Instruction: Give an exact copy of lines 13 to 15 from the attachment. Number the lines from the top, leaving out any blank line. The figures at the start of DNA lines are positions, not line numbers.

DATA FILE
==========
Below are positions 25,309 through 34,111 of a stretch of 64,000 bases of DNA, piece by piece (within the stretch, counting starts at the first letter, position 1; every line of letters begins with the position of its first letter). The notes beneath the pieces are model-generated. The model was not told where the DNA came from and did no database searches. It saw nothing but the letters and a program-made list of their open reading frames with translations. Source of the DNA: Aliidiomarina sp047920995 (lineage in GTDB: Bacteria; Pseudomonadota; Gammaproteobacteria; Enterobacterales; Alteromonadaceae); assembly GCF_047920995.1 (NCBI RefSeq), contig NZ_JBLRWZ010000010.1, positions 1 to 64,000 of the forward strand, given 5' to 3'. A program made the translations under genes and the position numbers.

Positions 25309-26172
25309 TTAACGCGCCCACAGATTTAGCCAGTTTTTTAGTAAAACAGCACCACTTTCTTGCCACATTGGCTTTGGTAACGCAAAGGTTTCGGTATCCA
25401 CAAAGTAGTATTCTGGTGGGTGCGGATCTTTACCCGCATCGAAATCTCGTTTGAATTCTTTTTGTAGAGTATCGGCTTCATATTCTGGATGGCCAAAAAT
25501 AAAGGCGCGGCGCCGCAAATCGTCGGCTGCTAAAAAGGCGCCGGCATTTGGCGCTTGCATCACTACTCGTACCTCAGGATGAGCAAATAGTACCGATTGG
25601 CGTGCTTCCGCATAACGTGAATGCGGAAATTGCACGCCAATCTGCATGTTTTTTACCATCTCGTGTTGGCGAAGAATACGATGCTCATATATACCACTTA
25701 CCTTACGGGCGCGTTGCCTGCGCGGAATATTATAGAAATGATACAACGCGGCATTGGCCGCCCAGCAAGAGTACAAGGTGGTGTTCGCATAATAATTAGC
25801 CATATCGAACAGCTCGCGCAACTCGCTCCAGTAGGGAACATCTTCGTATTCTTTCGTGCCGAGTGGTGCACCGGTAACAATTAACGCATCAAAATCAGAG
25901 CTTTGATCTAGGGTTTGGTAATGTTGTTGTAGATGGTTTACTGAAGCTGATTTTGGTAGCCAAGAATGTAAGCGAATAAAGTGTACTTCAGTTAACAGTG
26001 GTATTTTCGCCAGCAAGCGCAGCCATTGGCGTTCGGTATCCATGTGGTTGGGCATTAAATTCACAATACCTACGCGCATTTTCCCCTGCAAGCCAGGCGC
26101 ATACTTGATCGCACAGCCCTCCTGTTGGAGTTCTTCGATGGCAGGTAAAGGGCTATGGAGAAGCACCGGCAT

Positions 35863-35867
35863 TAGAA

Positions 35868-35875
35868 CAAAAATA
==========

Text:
35863 TAGAA

Positions 35868-35875
35868 CAAAAATA